We’re back with the continuation of our two-part series on the link between diet and acne. Check out Part 1 of this post to get the facts about chocolate, dairy, and whether they really affect this pesky skin condition — this week we’re dishing the dirt about starches and fats.
Potential Problem Food #3: Simple Carbs
Science was inspired to investigate these guys after anthropologists found no incidences of acne among the populations they were researching in Papua New Guinea and Paraguay. Think there’s any group of over a thousand Americans that would show up to participate in a study and exhibit no symptoms of acne at all? These scientists attributed their findings to the low glycemic-index diet consumed by the people of these countries. The glycemic index is a measure of how much your blood sugar rises after you consume a certain food, and generally, simple, processed carbs have a very high one. All the processing makes them super easy to digest, so as soon as you’ve consumed a cupcake, for example, all of that sugar is almost immediately loose in your body. The experiment worked exactly how it was expected to, and the citizens of Papua New Guinea and Paraguay who were put on higher glycemic-index diets began to gain weight, develop increased insulin sensitivity, and – you guessed it – break out.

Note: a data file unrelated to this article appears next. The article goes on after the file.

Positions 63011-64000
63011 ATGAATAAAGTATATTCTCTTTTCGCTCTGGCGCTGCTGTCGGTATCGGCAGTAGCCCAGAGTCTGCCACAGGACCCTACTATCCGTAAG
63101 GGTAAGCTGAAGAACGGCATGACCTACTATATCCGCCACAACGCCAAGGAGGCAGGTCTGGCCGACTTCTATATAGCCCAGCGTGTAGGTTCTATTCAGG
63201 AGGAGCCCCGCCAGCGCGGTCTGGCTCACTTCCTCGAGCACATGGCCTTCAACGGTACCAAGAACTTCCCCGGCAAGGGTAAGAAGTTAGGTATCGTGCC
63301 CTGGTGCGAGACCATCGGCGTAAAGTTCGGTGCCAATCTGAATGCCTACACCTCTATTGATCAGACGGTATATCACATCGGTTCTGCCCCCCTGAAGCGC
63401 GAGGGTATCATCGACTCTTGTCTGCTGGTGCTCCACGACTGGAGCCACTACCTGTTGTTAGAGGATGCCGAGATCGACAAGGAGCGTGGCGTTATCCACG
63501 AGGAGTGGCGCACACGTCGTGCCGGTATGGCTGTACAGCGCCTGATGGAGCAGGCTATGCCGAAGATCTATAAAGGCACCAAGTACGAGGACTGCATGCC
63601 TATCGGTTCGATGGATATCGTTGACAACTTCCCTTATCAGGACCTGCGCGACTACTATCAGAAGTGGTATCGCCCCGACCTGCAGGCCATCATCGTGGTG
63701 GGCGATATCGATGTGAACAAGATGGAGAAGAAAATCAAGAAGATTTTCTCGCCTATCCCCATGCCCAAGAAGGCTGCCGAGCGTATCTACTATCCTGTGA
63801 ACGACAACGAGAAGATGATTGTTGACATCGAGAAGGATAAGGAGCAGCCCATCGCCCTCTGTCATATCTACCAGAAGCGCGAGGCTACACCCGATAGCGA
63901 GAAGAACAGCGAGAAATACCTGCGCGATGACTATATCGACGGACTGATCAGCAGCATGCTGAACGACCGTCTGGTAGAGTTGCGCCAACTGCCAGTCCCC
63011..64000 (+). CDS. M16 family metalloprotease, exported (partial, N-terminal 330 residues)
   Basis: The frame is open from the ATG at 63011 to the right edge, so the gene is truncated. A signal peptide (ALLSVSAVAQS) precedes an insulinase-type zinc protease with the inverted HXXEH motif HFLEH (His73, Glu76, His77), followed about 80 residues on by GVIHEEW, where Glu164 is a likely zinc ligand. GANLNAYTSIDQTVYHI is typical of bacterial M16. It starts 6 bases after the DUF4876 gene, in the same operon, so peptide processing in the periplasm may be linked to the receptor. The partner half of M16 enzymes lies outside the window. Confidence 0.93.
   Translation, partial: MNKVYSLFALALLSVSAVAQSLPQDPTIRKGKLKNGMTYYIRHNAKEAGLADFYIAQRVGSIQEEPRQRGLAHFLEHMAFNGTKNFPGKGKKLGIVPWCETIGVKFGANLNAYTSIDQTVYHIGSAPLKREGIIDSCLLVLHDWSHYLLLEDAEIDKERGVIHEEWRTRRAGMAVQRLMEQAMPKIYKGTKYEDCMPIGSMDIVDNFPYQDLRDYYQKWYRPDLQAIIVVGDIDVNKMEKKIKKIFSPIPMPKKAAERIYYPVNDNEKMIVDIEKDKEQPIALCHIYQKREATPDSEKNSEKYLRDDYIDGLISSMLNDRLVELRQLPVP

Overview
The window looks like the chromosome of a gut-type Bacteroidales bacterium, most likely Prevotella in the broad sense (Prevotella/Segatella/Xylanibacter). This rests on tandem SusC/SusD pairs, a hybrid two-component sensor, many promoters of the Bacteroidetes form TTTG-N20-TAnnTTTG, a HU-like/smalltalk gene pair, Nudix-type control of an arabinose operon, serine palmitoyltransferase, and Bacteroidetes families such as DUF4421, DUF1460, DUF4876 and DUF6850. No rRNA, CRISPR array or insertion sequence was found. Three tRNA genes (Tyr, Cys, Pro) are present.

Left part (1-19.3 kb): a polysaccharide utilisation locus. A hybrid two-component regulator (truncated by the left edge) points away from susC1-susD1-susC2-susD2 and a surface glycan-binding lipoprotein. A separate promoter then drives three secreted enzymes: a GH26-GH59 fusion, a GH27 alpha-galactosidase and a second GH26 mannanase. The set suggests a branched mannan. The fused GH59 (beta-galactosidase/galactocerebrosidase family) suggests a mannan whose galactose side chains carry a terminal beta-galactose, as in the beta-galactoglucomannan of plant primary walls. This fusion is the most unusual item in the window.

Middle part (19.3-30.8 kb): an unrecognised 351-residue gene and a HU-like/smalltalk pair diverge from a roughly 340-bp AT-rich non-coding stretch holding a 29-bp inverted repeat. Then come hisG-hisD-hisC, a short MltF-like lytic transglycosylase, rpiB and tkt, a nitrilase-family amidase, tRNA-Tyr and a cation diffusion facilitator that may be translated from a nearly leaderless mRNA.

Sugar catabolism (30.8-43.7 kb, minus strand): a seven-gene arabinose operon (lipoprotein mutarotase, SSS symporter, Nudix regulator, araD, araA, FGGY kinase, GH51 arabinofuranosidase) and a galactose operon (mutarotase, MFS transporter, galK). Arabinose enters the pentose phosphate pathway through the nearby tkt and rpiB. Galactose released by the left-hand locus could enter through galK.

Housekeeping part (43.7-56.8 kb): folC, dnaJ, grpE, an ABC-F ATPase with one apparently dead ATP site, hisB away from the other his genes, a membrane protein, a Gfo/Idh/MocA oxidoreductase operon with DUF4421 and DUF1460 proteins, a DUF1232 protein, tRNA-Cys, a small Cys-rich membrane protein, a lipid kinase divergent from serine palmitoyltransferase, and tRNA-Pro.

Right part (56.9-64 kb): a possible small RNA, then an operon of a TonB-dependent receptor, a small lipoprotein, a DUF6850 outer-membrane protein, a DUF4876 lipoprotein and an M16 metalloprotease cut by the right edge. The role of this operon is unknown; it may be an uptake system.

But don’t go Atkin’s on us! Not all carbs are bad. When planning your meals, just think about whether the carbs you’re considering are a) found in nature and b) low in sugar. So, candy: bad. Unprocessed whole grain bread: good. Foods of the first type will inflame your acne – eat all you want of the second type; unless you’re gluten-sensitive, it shouldn’t affect your skin.
Potential Problem Food #4: Saturated Fats
Scientifically airtight studies about this much-maligned food group and its effect on acne are still in development, but what research has been done generally indicates that it’s not how much fat you eat that correlates with the blemishes on your face, but what kinds. Just like with carbs, the solution if you suspect a fatty diet is irritating your skin is not to avoid all fats, but to choose them carefully. We all know what the worst offenders are: fried foods, butter, shortening, animal fat. Keep those to a minimum in your diet for sure. But you also have unsaturated fats like those in olive and vegetable oils, fish such as salmon, and healthy raw nuts. Load up on these, if you like.
While the Omega-6 fatty acids found in saturated fats cause acne for many people by increasing inflammation in the body, the Omega-3 fatty acids in healthier foods can actually calm inflammation. No studies exist yet proving that Omega-3 consumption can help clear up acne, but, you know – it couldn’t hurt.